A tremendous amount of genetics research has been done in flies and tiny worms, in part because scientists have good tools for tweaking these creatures' DNA. Now, by adapting a powerful method of RNA interference for use in mice, researchers have identified key pathways that cause skin cells to differentiate, eventually forming the flexible but protective outer casing of the body.
The work, published February 17 by Nature, illustrates the potential for performing relatively fast and complex genetic studies in a fellow mammal, and also provides a deeper understanding of cell differentiation in early development.
Led by Scott Williams, a postdoctoral fellow in Elaine Fuchs' Laboratory of Mammalian Cell Biology and Development, the researchers targeted the genes in a pathway for skin cell differentiation that had not been previously probed in vertebrates. Deploying a technique co-developed by Slobodan Beronja and Geulah Livshits in Fuch's lab and published last July in Nature Medicine, the scientists used RNA interference to systematically block the function of genes in developing mouse embryos. Williams and his colleagues in the lab were interested in the chain of events that leads to asymmetric cell division, a common developmental phenomenon by which stem cells balance self-renewal and differentiation, allowing them to generate the diversity of cell-types that create the panoply of an adult organism's tissues and organs.
Prior research in Fuchs' lab, published by Nature in 2005, showed that in early development skin begins as a single layer of symmetrically dividing epidermal progenitor cells. But at a certain point, cells begin dividing asymmetrically, or perpendicular to that layer. In asymmetric division, one daughter cell stays in the original layer, self-renews and maintains its progenitor potential; the overlying daughter cell differentiates in a process of stratification that produces an effective barrier. "As more asymmetric divisions occur, multiple layers of terminally differentiating cells are produced, so that by the time the mouse is born, its epidermis displays a self-renewing, protective skin barrier to keep harmful microbes out and bodily fluids in," says Fuchs, who is also a Howard Hughes Medical Institute investigator.
These findings pointed the way to the latest research. Drawing on previous experiments that identified genes involved in asymmetric cell division in the developing neurons of fruit flies, the Fuchs team targeted a pathway involving the mouse versions of these genes: LGN, NuMA and Dctn1. They used a method of RNA interference which is based on the fact that short pieces of RNA, called small hairpin RNAs, can destroy RNA messages from specific genes, thereby preventing the genes from producing proteins. The researchers loaded a virus with short RNA bits that target the genes of interest, and guided by ultrasound, they injected the virus into the amniotic fluid surrounding the embryos in a pregnant mouse. The virus infected the outermost layer of the embryos, which shortly after gastrulation, is the single-layered skin. This effectively silenced the genes they were targeting at precisely the right time and blocked asymmetric cell divisions. The result was that the infected mice's skin failed to develop properly, in large part because there were now too few differentiating layers to provide a good skin barrier.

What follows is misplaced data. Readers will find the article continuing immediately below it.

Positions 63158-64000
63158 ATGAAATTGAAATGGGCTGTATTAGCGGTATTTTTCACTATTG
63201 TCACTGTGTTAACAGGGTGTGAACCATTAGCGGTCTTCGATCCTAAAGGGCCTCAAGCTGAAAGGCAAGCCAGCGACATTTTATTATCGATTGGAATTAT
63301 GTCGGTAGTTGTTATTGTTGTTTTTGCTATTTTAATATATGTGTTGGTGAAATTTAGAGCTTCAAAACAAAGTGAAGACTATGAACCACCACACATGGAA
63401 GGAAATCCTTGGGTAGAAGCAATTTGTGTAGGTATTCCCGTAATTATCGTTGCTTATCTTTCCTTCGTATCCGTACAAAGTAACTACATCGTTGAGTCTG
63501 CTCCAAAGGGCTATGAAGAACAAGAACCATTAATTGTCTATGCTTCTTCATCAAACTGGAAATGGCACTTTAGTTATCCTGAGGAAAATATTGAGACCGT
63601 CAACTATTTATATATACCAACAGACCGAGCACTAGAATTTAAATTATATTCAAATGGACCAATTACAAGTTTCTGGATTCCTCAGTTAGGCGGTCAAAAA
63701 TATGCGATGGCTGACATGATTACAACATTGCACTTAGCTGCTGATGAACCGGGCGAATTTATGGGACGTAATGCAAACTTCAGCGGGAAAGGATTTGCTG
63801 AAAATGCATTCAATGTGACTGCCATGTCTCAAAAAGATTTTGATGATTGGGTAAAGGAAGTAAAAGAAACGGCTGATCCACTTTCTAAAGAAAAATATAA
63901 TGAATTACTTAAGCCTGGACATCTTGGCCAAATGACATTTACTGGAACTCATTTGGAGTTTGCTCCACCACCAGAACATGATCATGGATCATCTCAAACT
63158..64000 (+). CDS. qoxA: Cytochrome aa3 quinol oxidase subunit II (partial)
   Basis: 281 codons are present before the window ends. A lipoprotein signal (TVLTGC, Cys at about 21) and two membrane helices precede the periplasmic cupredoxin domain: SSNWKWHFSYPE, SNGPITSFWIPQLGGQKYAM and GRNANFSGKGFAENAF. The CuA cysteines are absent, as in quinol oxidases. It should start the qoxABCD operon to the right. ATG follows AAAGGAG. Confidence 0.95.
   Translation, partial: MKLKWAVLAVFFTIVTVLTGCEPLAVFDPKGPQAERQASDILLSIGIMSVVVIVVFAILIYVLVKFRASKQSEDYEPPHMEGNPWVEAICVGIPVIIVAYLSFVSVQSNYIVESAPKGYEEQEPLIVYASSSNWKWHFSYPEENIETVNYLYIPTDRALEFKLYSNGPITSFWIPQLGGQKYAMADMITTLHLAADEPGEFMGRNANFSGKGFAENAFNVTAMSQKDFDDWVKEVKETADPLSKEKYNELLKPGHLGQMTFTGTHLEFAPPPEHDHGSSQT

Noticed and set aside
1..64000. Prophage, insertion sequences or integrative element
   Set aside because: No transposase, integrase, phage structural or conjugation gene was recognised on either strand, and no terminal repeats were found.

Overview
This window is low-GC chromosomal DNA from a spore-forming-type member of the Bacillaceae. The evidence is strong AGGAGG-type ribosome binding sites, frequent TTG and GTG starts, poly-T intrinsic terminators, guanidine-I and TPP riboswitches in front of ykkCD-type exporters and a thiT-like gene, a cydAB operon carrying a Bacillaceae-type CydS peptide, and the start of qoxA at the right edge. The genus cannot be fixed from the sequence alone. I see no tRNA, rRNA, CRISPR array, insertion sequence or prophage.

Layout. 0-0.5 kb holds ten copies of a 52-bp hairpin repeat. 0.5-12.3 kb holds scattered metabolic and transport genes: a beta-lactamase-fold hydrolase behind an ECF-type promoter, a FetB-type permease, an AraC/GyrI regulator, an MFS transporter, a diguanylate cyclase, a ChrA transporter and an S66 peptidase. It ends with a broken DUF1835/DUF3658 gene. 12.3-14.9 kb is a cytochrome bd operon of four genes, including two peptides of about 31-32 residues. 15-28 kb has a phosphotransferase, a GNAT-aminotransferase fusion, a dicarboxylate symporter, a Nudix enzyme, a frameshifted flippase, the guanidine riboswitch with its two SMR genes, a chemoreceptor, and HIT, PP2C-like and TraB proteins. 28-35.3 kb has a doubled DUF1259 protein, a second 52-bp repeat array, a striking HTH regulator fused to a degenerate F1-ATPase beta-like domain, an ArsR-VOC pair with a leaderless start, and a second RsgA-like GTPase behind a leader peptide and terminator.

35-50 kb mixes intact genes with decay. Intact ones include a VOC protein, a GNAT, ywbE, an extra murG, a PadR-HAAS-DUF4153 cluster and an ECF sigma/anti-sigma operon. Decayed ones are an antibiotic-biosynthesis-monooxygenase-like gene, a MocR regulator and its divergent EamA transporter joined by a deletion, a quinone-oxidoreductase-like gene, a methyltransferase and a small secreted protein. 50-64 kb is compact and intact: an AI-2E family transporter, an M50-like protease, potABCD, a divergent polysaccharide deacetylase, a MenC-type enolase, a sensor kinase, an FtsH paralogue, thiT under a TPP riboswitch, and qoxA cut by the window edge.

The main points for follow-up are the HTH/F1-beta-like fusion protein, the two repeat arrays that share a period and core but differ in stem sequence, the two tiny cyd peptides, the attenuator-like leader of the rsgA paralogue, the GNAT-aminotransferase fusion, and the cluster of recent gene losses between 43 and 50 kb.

Looking more closely, the scientists also found that silencing the asymmetric cell division genes LGN, NuMA and Dctn1 effectively halted signaling by a molecule, Notch, which is known to regulate differentiation in many types of cells, including skin. When they added Notch signaling back into the genetically modified embryos, the skin developed normally, providing strong evidence that Notch is a key player in the normal differentiation of skin cells.
"This technique allows us to do the kind of precise experiments that have been done in worms and flies in the much more complex system of the mouse," Williams says. "And we can do them fast, going from gene to function in about two months."
Existing methods for creating mice that lack certain genes -- "knockout" mice -- sometimes take years of intensive breeding. Fuchs' laboratory plans to use the new technique to examine in increasing detail the molecular pathways that govern the healthy differentiation and development of skin. The findings could help explain the possible role of stem cells in cancer, an area of research that is heating up.
"Cells that acquire characteristics of self-renewing stem cells but fail to respond to growth inhibitory signals from their environment are likely at the root of cancers," Fuchs says. "It will be interesting in the future to see whether mutations in the pathways that govern asymmetric cell division might be responsible."
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